By Alex McFarland for The Christian Post | Image from CP
Growing up in Greensboro, North Carolina, my grade school education included learning about one of the town’s more famous past residents William Sydney Porter. Does this name ring a bell? Perhaps you’ve heard of his pseudonym, “O’ Henry.” Porter (1862-1910) left employment in his family’s local drug store to establish himself as a writer. He is remembered for crafting one of America’s best-loved short stories The Gift of the Magi.
The plotline of O’Henry’s Christmas story has captivated readers around the globe: a young couple, deeply in love but financially poor, sacrifices greatly in order to give gifts to each other. The husband sells an heirloom pocket watch in order to buy his wife a set of combs and pins for her hair (a century ago such things were made of tortoise shell, pearl, or ivory, and were very expensive). The wife—whose lovely hair was her pride and joy—sells it in order to buy the husband a gold chain for his beloved watch.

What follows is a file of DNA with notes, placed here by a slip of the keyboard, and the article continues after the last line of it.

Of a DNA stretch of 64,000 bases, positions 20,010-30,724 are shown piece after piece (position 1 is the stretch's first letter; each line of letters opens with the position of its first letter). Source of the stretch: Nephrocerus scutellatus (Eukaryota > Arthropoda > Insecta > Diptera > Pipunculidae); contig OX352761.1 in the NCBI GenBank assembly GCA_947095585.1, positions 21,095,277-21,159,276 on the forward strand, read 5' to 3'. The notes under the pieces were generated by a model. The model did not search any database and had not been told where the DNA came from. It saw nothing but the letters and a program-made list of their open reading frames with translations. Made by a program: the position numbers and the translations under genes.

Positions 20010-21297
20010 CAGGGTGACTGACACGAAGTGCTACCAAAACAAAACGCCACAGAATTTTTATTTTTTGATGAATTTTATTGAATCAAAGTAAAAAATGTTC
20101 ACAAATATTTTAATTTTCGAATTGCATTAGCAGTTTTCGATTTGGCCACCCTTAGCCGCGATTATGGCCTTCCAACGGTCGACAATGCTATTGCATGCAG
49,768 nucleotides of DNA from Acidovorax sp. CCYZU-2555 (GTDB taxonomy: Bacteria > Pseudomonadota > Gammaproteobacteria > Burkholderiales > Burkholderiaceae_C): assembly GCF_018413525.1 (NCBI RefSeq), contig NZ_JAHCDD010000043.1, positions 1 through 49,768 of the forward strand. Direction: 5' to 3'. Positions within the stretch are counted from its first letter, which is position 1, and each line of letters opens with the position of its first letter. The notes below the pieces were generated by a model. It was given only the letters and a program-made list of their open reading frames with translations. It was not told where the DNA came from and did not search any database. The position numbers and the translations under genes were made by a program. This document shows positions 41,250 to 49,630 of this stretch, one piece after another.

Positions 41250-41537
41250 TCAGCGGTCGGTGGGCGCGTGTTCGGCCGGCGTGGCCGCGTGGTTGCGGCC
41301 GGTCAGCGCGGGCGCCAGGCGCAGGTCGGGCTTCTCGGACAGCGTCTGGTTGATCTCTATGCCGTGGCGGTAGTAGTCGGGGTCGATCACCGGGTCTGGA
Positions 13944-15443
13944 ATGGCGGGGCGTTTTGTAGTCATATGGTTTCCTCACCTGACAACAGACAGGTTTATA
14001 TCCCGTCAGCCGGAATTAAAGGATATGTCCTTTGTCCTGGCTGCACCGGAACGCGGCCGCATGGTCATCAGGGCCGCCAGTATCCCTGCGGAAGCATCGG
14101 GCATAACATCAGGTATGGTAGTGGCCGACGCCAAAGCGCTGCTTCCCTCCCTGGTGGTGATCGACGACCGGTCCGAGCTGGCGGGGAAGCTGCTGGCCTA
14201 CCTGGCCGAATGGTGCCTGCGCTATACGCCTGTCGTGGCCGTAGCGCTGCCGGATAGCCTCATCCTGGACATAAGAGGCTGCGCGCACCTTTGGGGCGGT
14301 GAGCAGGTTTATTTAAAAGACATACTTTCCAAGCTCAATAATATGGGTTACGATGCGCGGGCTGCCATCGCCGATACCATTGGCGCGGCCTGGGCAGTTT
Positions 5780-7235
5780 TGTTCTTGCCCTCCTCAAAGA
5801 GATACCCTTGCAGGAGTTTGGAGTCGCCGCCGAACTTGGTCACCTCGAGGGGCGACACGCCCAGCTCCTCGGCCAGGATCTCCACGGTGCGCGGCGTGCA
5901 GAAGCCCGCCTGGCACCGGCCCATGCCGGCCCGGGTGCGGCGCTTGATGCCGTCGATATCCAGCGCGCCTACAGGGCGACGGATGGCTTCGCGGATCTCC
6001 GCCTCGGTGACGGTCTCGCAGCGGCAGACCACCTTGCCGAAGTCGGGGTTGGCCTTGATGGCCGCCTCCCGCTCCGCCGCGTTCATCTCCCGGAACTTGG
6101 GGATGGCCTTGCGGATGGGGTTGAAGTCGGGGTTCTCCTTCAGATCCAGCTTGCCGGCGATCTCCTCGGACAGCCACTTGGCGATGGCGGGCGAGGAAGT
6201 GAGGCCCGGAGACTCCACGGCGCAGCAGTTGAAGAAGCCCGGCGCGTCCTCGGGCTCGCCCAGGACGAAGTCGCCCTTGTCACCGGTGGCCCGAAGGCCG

Though selfless love is certainly demonstrated in their actions, as a child this Catch-22 story frustrated me. It took a few years of reading before I understood that the author was renowned for such surprise endings. It would be even longer before I understood the ultimate act of sacrificial love on which O’Henry’s story was based. Continue reading…